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Wednesday, February 11, 2015

Looking at Lichen

 
Last night a friend gave me a field guide about lichens. That brings my total volumes on that topic to two. Probably inadequate, but maybe enough for a start. Once is specific to Michigan, and one to the "north woods." So, I snapped a couple of pictures of lichens I see all the time today. Thought I'd ID them for you. Ha.

Here is where one problem raises its ugly head. This is a short entry from the book. "Members of the Parmelia are foliose and usually attached to trees, rocks, or other substrates by rhizines. The apothecia occur on the thallus surface and are leconorine. The photobiont is Trebouxia.

Okey-dokey, then. I was good through "substrates."

First of all, I've learned really fast that they are like mushrooms. I need to learn to look at the underside too, and check that color. That's my big lesson of the day.

Next lesson- a lot of things that look alike, aren't the same thing. Here's what I learned from today's pictures.

There are at least two kinds of lichen in this shot. Maybe three, or perhaps the green is a moss. I'm going to have to pump up the levels of observation if I'm going to do this. There's the big foliose, flabby stuff. And there's a small, crustose (crusty) blue-gray stuff more generally covering the bark. Those are definitely lichen.

lichen

And that green flabby stuff is not all the same. That one above is probably a different species from this one.

lichen

Let's learn two words tonight. I'm assuming you already know that lichen is not an organism in its own right, but is a symbiotic relationship between an algae and a fungus. More on that later.

Here's the first word- it appears in the jibberish above: Microbiont. That's the fungal part of any lichen.

Next let's try apothecia. That's a disk or cup-shaped structure that produces spores for the microbiont (see just-learned word!)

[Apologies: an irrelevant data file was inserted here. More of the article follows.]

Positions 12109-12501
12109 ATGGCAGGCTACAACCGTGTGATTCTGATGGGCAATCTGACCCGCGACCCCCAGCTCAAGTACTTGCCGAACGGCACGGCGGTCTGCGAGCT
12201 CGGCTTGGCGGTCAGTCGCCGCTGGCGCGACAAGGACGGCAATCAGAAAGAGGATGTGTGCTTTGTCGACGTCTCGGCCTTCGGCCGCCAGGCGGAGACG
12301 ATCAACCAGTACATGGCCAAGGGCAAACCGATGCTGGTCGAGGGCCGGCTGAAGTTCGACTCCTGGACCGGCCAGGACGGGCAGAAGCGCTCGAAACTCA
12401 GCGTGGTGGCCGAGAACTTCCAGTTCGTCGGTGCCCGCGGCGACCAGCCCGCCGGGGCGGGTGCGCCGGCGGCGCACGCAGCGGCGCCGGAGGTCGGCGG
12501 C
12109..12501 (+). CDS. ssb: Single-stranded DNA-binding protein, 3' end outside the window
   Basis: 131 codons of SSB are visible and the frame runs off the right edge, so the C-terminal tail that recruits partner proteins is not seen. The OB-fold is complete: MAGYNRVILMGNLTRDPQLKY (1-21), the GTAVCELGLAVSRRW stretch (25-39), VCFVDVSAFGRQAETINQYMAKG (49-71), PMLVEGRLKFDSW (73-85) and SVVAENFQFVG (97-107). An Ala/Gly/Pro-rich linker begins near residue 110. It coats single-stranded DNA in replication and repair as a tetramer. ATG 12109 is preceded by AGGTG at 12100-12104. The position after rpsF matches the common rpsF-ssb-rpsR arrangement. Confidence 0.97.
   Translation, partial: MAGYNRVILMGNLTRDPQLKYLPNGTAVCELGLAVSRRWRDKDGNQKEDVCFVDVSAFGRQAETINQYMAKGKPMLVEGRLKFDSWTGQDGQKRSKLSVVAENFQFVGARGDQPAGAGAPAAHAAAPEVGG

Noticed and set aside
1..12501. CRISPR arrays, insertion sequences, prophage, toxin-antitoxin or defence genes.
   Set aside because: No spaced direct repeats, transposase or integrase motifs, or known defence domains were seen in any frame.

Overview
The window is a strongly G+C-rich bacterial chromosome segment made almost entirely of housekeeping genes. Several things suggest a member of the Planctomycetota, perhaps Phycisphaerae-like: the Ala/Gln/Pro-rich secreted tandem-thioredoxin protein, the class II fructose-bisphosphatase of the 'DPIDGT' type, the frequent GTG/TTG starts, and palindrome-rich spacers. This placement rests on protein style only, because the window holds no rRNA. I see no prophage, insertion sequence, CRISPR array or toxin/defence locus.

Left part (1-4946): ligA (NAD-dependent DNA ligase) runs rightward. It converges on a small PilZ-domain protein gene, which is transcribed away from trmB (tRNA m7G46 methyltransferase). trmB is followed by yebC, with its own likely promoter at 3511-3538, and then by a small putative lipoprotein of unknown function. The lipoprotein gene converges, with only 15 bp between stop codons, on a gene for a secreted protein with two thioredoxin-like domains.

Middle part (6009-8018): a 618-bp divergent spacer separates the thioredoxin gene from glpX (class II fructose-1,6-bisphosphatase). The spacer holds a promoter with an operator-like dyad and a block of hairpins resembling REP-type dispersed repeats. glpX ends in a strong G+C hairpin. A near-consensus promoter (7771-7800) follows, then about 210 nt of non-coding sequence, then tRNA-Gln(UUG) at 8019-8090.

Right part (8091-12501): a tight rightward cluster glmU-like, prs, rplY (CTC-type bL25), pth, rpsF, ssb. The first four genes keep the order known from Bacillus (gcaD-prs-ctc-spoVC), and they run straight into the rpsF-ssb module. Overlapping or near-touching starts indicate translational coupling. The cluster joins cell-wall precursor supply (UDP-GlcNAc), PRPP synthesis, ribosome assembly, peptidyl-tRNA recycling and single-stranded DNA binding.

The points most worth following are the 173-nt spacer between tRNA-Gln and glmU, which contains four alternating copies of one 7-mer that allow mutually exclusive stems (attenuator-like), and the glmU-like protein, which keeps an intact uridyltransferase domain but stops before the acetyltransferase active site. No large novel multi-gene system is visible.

Are we having fun yet?

And here's a comment on field guides. You'd think the Michigan Lichens book would be perfect, because it's specific to where I am. However, the intro is pretty technical, and the photos are very close-up. Good to have, but maybe not a book to learn the basics with. Lichens of the North Woods is focused geographically on the UP and upper Minnesota. But the introduction is a lot more readable with drawings to aid in understanding. I expect I'll see a lot of those lichens here, and the photos give a longer view. And you need both views if you get serious!

I think we can safely say that I don't know diddly-squat about lichens.

See Likin' the Lichen I
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8 comments:

jean pell said...

Very interesting. I didn't know there was a Field Guide on Lichens. I have often wondered about these cool plants/fungi.

Duxbury Ramblers said...

I know even less than diddly-squat, always found them fascinating & wanted to know more :)

Ann said...

now if I had seen this on a tree I would have just called it a fungus. It sounds like those books are not made for people like me who are totally clueless.

The Furry Gnome said...

Great! You're going to teach me to identify lichens! Looking forward to it.

Secondary Roads said...

Seems to me that "apothecia" must have come from a Latin version of the Bible.

vanilla said...

May I please audit the course? Because my GPA would be adversely affected if I had to take it for credit.

Lin said...

Head. Gonna. Splode.

How about I just say "ooooh, that's some pretty pale green 'stuff.'"

RNSANE said...

Good grief, I know very little from Sunset's Western Garden Book...lichens will elude me for all my remaining years.

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